Biopharmaceuticals represent a growing proportion of medicines in development and of prescription-drug sales. As economic
conditions force patients and benefits providers to reduce their expenses, calls for generic versions of biological therapies
are getting louder. But before the US Food and Drug Administration can establish an approval pathway, it must confer with
innovator companies and follow-on manufacturers to define how similar follow-on drugs must be to innovator products, improve
control of the manufacturing process, manage end-product variability, determine the extent of clinical trials necessary for
the approval of a follow-on biologic, and establish patent protection for innovators.
Eukaryotic cells are typical expression systems for therapeutic proteins, including follow-on biologics.
What's in a name?
Industry professionals use various words to refer to generic versions of biologicals, and each word means different things
to different people. For a discussion about follow-on biologics to be coherent, the parties must agree on the terms that they
will use. FDA defines a generic drug as "a copy that is the same as a brand-name drug in dosage, safety, strength, how it
is taken, quality, performance, and intended use" (1). Follow-on biologics that receive European regulatory approval meet
all of these criteria and thus, by this definition, could be considered true generics, says Islah Ahmed, medical director
in global medical affairs at Hospira (Lake Forest, IL).
Most manufacturers disagree with this interpretation, however. Follow-on biologics cannot be expected to be identical to innovators'
molecules because of the products' complex structure and because biopharmaceuticals are sensitive to the manufacturing process,
which influences product heterogeneity, says Gillian Cannon, commercial lead at Merck BioVentures (Whitehouse Station, NJ).
HeLa cells, which are used for research purposes, are heterogeneous and difficult to characterize.
Some regulators agree that follow-on biologics cannot be considered generic drugs. "With current methodologies for physicochemical
and biological characterization, it is not possible to exclude minute differences that would be undetectable but nevertheless
relevant," says Christian Schneider, chairman of the European Medicines Agency's (EMEA) working party on similar biological
Because of living cells' sensitivity and the limitations of manufacturing and characterization technology, the best a follow-on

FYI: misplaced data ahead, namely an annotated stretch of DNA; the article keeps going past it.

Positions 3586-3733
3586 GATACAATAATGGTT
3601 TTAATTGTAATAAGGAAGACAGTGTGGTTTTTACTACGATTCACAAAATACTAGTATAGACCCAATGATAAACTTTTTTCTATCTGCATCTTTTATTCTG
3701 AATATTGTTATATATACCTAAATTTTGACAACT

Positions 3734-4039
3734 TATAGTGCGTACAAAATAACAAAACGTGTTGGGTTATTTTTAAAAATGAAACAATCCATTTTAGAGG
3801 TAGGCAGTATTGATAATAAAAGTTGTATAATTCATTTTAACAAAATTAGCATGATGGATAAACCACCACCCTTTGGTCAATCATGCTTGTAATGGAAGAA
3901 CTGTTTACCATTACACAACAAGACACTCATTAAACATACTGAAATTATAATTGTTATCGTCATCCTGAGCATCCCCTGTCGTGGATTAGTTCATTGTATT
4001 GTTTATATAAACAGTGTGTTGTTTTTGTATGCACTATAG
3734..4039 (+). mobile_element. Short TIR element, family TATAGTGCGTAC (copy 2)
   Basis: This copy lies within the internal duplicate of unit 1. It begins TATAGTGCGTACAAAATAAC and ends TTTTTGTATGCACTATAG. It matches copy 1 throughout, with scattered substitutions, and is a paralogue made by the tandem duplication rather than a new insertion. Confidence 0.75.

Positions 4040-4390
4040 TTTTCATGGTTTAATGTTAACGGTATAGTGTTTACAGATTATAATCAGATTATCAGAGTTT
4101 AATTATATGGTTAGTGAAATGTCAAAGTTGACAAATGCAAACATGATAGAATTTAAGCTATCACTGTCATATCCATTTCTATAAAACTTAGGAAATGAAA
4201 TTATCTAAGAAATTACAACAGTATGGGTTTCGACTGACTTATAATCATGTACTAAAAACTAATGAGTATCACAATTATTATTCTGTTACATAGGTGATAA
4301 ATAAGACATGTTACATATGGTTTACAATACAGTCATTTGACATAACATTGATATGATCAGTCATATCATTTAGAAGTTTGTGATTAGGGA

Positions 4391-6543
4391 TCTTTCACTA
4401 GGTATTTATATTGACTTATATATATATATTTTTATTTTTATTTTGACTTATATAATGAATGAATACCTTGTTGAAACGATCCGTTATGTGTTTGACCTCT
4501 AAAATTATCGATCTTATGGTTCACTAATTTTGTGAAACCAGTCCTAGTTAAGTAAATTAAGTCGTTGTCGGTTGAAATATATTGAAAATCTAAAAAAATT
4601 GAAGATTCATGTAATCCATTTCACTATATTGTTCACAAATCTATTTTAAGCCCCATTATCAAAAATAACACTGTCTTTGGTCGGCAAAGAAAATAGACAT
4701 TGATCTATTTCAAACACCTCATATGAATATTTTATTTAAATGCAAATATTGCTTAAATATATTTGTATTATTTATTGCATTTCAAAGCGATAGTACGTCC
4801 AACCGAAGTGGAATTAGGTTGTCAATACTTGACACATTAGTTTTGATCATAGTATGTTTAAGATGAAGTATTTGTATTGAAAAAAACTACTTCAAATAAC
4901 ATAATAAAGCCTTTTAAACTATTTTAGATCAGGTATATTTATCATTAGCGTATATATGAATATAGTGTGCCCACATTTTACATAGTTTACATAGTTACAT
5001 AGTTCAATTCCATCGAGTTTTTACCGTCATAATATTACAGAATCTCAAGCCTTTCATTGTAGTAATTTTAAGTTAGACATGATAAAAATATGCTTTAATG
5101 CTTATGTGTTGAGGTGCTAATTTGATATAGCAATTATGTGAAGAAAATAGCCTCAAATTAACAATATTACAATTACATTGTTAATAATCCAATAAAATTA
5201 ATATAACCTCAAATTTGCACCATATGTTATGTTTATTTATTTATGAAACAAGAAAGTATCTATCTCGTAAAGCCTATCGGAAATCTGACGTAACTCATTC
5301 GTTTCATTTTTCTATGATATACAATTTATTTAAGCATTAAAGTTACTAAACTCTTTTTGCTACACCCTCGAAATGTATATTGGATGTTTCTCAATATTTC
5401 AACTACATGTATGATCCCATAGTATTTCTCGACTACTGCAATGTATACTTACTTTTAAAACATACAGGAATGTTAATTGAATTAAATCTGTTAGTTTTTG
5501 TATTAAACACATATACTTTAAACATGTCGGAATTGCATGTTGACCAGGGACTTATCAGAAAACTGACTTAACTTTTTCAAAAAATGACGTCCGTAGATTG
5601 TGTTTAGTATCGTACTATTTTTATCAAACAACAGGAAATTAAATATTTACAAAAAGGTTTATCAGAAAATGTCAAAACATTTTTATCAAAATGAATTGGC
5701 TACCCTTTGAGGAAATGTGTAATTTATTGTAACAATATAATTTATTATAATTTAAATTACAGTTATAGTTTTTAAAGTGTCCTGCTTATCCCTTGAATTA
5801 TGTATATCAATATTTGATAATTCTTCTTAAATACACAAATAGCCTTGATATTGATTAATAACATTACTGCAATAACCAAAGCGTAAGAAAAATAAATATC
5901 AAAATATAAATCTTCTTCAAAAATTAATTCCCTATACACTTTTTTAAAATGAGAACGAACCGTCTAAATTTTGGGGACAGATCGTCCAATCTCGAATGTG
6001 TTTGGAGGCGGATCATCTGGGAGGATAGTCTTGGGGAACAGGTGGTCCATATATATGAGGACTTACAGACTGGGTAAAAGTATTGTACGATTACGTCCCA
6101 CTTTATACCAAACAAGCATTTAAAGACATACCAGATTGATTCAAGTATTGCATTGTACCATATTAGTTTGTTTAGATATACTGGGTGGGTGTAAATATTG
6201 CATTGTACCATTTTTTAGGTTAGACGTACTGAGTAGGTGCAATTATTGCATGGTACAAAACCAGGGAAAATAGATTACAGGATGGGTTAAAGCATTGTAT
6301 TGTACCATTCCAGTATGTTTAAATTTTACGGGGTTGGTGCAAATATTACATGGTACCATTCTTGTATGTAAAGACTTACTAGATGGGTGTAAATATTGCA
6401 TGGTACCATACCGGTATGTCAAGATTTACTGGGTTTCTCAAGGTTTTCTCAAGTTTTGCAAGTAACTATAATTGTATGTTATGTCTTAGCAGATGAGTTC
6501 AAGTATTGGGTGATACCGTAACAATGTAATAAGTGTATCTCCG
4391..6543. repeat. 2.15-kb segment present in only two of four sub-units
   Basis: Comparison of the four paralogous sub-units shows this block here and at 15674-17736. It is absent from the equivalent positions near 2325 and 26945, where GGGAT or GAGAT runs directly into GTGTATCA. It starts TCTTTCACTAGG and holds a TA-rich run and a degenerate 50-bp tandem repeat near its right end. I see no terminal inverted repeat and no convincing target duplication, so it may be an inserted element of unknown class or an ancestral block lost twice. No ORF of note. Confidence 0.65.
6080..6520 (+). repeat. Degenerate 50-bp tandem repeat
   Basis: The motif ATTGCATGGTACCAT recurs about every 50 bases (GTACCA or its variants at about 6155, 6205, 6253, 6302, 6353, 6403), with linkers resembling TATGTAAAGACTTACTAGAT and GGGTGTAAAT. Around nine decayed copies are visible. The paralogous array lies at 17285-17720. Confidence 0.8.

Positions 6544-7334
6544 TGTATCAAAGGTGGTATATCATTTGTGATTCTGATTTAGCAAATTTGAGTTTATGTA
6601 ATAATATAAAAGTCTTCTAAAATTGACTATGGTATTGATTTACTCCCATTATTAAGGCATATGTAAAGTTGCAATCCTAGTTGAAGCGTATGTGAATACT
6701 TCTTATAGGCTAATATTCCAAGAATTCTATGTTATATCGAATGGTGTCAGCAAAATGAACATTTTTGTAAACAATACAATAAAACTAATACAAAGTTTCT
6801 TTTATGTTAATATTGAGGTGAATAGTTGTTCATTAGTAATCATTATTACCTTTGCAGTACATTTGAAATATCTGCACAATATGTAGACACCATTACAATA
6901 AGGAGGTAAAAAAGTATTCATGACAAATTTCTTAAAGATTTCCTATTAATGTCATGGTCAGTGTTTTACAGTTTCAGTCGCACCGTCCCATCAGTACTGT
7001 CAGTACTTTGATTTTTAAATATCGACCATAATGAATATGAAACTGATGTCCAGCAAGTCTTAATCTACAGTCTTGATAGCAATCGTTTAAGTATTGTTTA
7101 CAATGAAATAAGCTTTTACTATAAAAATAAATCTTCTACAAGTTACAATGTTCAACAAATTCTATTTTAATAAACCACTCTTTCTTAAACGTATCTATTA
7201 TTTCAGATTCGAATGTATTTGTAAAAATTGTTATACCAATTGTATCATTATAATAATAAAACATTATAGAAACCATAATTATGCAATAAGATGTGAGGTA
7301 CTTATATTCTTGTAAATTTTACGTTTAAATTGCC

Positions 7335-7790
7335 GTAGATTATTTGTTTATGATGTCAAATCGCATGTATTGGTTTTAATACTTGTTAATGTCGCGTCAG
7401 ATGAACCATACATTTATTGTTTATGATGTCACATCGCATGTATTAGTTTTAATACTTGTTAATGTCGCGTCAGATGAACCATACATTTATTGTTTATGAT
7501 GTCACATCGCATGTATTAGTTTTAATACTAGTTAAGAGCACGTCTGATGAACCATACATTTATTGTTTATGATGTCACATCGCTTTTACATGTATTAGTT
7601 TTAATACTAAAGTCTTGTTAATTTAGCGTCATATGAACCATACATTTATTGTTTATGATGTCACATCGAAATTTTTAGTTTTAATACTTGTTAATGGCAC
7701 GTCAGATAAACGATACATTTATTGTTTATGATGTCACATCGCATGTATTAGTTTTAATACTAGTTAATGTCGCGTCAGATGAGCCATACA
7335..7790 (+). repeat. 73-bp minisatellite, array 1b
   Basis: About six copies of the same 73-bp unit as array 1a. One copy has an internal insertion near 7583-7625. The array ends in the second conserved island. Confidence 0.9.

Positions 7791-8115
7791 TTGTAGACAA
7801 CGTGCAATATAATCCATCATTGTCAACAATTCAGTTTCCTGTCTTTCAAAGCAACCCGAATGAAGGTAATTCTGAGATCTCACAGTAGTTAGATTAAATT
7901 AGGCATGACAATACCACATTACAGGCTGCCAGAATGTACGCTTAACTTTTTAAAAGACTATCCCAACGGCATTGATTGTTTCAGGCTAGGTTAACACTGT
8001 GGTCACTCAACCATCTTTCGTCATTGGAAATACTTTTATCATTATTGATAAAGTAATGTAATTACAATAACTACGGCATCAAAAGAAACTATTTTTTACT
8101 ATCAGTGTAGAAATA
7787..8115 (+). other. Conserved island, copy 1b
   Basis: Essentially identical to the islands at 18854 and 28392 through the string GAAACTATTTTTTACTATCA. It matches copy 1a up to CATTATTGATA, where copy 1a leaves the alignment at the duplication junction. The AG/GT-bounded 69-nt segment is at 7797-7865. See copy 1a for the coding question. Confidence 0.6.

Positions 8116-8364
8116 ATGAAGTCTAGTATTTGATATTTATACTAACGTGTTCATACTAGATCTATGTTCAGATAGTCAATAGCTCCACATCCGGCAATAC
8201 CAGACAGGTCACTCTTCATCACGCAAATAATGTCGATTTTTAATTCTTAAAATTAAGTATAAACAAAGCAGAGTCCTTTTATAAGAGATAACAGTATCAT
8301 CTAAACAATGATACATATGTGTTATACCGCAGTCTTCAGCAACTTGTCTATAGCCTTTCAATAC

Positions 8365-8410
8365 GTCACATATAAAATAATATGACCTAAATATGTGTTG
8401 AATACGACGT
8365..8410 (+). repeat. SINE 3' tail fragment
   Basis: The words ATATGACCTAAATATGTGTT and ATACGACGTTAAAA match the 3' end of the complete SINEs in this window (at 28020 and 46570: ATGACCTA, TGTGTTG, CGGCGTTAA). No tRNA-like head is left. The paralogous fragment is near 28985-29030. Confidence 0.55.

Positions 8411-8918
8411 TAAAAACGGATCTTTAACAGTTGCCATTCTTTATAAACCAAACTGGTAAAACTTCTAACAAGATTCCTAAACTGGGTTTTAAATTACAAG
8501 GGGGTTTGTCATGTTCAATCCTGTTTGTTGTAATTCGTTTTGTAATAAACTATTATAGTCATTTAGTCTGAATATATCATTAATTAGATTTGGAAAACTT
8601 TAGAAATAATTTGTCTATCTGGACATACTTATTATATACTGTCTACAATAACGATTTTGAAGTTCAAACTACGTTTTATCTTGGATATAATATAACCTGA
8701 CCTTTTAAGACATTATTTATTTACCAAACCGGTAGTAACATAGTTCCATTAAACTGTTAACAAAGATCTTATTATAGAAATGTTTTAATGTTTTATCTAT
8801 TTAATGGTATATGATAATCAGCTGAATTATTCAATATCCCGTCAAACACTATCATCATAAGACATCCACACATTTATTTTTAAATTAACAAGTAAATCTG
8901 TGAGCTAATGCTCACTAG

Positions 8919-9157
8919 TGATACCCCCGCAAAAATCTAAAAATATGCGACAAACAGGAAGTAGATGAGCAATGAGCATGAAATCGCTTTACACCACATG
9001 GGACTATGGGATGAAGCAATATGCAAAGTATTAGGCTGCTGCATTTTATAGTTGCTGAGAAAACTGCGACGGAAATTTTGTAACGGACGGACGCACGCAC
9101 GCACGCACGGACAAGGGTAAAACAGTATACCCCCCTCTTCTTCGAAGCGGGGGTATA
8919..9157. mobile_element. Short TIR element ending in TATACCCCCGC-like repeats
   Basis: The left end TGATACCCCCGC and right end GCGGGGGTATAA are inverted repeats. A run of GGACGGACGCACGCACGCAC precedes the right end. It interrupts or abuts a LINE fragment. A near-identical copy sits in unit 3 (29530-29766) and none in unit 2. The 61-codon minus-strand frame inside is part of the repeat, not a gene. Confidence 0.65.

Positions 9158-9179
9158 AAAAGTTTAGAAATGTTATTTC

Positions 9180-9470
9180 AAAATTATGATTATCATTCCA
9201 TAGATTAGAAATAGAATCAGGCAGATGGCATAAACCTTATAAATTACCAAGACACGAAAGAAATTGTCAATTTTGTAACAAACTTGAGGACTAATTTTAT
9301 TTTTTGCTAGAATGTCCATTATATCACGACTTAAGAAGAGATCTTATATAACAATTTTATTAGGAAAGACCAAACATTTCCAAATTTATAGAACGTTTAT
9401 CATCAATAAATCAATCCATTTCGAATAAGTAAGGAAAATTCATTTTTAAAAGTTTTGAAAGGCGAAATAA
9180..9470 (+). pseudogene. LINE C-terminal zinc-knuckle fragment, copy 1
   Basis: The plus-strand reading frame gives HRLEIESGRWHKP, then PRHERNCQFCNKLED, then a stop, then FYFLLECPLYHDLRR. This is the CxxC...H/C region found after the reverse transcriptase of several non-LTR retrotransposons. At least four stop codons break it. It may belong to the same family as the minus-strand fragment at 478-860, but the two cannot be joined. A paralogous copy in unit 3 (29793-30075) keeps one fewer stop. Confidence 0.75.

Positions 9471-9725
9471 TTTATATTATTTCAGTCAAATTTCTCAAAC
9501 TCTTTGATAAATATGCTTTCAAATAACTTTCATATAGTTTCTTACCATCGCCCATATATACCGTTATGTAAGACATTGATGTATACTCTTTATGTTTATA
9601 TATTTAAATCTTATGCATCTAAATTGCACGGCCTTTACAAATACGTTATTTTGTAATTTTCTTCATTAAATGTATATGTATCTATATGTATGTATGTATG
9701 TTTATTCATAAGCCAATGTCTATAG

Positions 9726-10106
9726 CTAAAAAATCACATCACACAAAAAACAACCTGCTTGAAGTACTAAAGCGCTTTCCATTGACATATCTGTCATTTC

manufacturer can achieve might be a product that is similar to, not identical to, an innovator drug. Hence, the term "biosimilar"
was created to distinguish follow-on biologics from generic drugs. The World Health Organization defines a biosimilar as "a
biological product used in medicine that would be similar to and would enter the market subsequent to an approved innovator
biological through a specific regulatory pathway" (2).
Even before the biopharmaceutical industry was actively pursuing follow-on biologics, manufacturers and regulators needed
to be able to compare biologics produced by different manufacturing processes. Before an innovator company could change its
manufacturing process (e.g., to scale up production or improve efficiency), FDA required assurance that the modifications
would not adversely affect product quality, safety, or efficacy. Without this assurance, a manufacturer would have to undertake
a completely new development program that resulted in a second product.
In 1996, the agency published a guidance about the concept of comparability. This guidance required that products' quality
attributes after a process change be "highly similar" to the attributes the product had as a result of the original process.
The agency also called for process understanding sufficient to predict that differences in quality attributes would not decrease
the product's safety or efficacy.
Manufacturers were expected to negotiate which criteria and operating ranges they would measure before and after a process
change to establish the comparability of the pre-and postchange products. Comparability could generally be established through
analytical testing and biological assays, according to the guidance, but nonclinical and clinical data would be required in
some instances (3).
One could argue that any biopharmaceutical for which a manufacturing-process change has been approved using comparability
can be the reference for a follow-on biologic because its quality characteristics and process criteria are well defined and
testing can demonstrate product similarity. Indeed, the knowledge gained by evaluating comparability and approving process
changes has influenced Europe's procedure for approving follow-on biologics considerably, says Schneider.
Although European regulators apply similar principles to innovators' process changes and approving follow-on biologics, one
important difference stands out. Throughout the development phase, an innovator accumulates a history of its product, its
manufacturing process, and the drug's clinical performance. In contrast, the maker of a follow-on biologic must reverse-engineer
the innovator's manufacturing process and establish its own data history. It cannot compare its product with the innovator's
at each step of development; it can only compare the two end products.